While I was whipping up this super snappy comment, I had trouble with producing the third adjective. Famous. Why is being famous so desirable? Beautiful is a no-brainer because the whole point of beauty is to attract; rich makes life more fun or at least removes banal stressful everyday life things like worrying about money or doing banal stressful everyday things (personal assistant).

But fame? I had never understood it. For a long time I thought it was just something that extroverts wanted, like if you're famous you go to a lot of parties with a lot of people screaming and dancing with music loud in the background and light bulbs flashing everywhere. But I think I finally kind of understand it now. Fame isn't about having your name in lights. It's about being loved and wanted. People love you so much that they want to know what you think, what you wear, what you feel, what you eat. Fame is when people value you whether for your big achievements, banal everyday life things, or both. I think it took the social media age for me to understand fame. It feels great to get so many likes. It feels validating.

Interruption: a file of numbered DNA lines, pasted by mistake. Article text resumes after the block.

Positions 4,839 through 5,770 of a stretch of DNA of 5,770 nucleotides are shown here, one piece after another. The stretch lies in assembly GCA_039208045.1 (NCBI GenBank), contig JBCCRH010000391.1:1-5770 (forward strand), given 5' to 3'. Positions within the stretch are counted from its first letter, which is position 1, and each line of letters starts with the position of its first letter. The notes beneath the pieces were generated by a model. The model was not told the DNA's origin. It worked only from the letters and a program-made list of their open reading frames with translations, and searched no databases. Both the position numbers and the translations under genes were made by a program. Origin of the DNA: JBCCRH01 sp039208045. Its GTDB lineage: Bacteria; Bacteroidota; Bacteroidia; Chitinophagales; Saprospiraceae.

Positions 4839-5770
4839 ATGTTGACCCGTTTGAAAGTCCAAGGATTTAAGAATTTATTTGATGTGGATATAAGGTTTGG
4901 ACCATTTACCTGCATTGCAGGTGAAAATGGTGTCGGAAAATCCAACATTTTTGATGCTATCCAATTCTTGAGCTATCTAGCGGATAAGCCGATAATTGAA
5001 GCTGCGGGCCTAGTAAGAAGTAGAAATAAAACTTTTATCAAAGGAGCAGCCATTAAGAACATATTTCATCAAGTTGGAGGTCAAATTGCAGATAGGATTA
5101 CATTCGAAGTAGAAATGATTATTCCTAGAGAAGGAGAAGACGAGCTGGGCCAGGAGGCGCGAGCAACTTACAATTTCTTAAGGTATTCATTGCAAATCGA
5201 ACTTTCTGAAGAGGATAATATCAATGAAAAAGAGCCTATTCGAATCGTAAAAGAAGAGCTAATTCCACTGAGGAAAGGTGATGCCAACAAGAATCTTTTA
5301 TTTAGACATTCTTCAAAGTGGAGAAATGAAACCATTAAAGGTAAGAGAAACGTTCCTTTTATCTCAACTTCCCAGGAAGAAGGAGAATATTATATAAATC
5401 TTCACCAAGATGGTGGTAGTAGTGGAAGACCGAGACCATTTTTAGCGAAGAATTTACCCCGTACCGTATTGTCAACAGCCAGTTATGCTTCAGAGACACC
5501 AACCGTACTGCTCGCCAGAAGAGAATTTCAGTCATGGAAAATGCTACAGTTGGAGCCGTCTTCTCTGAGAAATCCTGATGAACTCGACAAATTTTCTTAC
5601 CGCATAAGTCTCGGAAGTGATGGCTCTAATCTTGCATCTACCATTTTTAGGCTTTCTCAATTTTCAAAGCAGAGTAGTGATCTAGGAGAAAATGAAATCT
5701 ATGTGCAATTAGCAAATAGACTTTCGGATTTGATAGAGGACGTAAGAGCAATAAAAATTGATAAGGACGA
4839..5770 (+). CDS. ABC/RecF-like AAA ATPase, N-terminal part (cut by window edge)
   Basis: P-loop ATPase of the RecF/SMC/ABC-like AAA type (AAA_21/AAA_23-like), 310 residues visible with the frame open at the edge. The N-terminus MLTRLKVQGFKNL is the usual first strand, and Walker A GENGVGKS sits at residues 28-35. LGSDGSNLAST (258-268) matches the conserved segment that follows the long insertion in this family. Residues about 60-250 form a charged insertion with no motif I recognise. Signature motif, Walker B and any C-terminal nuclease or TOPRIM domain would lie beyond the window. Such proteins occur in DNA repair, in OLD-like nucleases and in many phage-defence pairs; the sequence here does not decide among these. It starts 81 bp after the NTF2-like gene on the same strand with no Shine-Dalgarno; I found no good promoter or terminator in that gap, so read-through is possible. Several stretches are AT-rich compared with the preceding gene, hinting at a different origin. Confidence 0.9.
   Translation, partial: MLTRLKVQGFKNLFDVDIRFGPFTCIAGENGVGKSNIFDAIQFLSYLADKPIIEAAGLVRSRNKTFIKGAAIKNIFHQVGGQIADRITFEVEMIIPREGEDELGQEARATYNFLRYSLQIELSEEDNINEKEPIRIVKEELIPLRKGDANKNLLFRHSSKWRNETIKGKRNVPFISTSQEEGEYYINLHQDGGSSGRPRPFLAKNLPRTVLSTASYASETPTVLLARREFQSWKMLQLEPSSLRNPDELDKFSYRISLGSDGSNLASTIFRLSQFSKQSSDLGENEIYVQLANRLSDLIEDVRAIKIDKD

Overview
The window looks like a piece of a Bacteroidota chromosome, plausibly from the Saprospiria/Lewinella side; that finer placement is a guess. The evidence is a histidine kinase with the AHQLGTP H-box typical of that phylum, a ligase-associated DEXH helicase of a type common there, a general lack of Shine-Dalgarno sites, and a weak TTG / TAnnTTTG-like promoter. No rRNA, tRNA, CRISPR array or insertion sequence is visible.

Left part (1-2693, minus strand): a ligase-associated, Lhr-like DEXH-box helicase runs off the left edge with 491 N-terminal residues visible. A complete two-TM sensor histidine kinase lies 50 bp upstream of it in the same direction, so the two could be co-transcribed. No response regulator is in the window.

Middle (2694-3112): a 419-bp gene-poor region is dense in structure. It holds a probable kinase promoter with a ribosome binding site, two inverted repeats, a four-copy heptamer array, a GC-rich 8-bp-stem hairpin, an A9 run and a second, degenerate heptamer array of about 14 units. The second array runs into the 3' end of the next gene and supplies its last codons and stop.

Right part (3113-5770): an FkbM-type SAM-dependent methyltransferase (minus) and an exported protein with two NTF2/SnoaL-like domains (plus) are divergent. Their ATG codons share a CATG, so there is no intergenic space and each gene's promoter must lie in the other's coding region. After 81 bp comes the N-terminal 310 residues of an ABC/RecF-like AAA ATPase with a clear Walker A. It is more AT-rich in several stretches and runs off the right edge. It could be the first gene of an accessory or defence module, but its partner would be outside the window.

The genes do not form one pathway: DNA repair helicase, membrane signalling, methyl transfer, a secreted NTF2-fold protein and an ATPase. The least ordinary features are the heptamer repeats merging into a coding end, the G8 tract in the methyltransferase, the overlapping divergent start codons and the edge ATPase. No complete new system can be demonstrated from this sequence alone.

Wednesday, February 11, 2015

The Marriage Plot by Jeffrey Eugenides

The words were capitalized and black against the book's white spine. I spotted them from the threshold and like how a straight line is the shortest distance between two points, I closed in on the space between the entrance of the bookstore and the back wall. This trip to the bookstore was a quick happy easy success.
(clockwise from top left) my copy of The Marriage Plot; a sweet line from the book; the back cover of my copy; the former owner's marginalia

    The Marriage Plot chronicles the college and post-graduate lives of the protagonists told in alternating perspectives: the books they read ; their romantic partners; and their progress through the marriage plot of their lives. In the novel, Mitchell Grammaticus is a thoughtful all-Greek-American student at Brown. He is sincerely searching for wisdom "with a capital W" in majoring in religious studies. He's a masterly student, basically guaranteed by his professor admission to his choice from Harvard, Yale or Princeton's divinity schools, but he's still the kid from the Midwest, rhapsodizing over exotic ice cream flavors like rum raisin.

  On the other hand, Leonard Bankhead's lousy childhood and mental health set a cynical edge to his confidence, but just like Mitchell he too ponders the big questions in life, though instead of religious studies philosophy is his method of inquiry, which leads him to semiotics class and to Madeleine Hanna for whom he falls in love, also just like Mitchell does.

  In Mitchell’s case, not only is he in love with Madeleine, he is convinced he will marry her. This bit of information completely detoured my reading and evaluation of the entire novel.